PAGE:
SAN BENITO — Details are slowly surfacing nearly six months after the city settled a lawsuit against companies involved in the construction of the $17 million water plant.
As part of the lawsuit’s settlement, Evoqua Water Technologies has agreed to work with the city to put the water plant back into operation, City Commissioner Esteban Rodriguez said yesterday.
Rodriguez said the company, which was a defendant in the lawsuit, will also train personnel to run the plant.
The details come after the city announced the settlement in June.
In 2014, the city filed the lawsuit, arguing the water plant did not properly operate.
Meanwhile, commissioners shut down the plant, planning a $3 million project aimed at turning the city’s 90-year-old water plant into the primary water source.
“We need to get this water plant back on line and in order,” Rodriguez said. “It’s a long time coming. Our citizens have been waiting for this for a long time. It’s time for the city to put this behind us and get our money’s worth and give our citizens what we paid for. I hope it leads to a great working water plant — as promised.”
Under the settlement, Evoqua will help the city “restore production of drinking water at the plant to six million gallons of clean water per day,” according to the city’s press release.
The company will also “supply the plant with training and enough state-of-the-art upgraded membranes designed to provide the best ultra-filtration available and enable the plant to ultimately produce and deliver 10 (million gallons per day) in the future,” the press release states.
As part of the agreement, Evoqua will give the city a payment.
The city also reached a monetary resolution stemming from claims against TRC Engineering.
But the city could not disclose information regarding the Evoqua payment and the TRC resolution, city spokeswoman Martha McClain said.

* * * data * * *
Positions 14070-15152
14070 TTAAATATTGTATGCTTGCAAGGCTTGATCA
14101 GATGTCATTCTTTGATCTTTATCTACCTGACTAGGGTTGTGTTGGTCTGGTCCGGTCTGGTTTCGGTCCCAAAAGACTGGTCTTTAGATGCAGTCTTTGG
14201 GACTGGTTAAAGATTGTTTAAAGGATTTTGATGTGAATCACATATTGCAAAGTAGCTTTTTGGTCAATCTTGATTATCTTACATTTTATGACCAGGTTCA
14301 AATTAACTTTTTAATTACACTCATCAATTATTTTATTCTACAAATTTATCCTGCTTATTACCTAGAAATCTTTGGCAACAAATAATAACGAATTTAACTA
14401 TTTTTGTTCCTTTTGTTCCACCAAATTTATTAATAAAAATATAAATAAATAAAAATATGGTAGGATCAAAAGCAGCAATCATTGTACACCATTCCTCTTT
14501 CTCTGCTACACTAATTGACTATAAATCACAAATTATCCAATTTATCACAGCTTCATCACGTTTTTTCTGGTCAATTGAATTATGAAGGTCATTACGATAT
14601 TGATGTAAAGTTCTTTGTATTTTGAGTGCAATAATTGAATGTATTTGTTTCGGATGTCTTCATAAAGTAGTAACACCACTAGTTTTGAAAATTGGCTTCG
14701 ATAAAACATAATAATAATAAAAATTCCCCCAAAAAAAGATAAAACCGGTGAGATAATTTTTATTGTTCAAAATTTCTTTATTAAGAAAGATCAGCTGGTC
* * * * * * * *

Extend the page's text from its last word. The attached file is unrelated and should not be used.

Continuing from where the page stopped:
McClain said no other information was available at this time.
Yesterday, the Valley Morning Star filed a request under the Texas Public Information Act for release of additional information.
In June, the city announced a settlement in the lawsuit against Siemens Corp., Evoqua and other companies behind the design and construction of the water plant opened in 2009.
The city filed the lawsuit in 2014, arguing the water plant did not properly operate.
At the same time, commissioners decided to shut down the water plant.
Meanwhile, commissioners launched a $3 million project to renovate the city 90-year-old water plant, aiming to turn it into the main water source.
But in September 2016 and last January, the old plant temporarily shut down, cutting water service across town.
As part of an agreement, Harlingen provided the city with water used to temporarily serve the city’s homes and businesses.
City files lawsuit against companies behind the water plant’s construction
City shuts down water plant
City enters into settlement agreement
Evoqua Water Technologies
• Agrees to help put the water plant into operation
• Agrees to train
personnel to operate
• Agrees to give the city a payment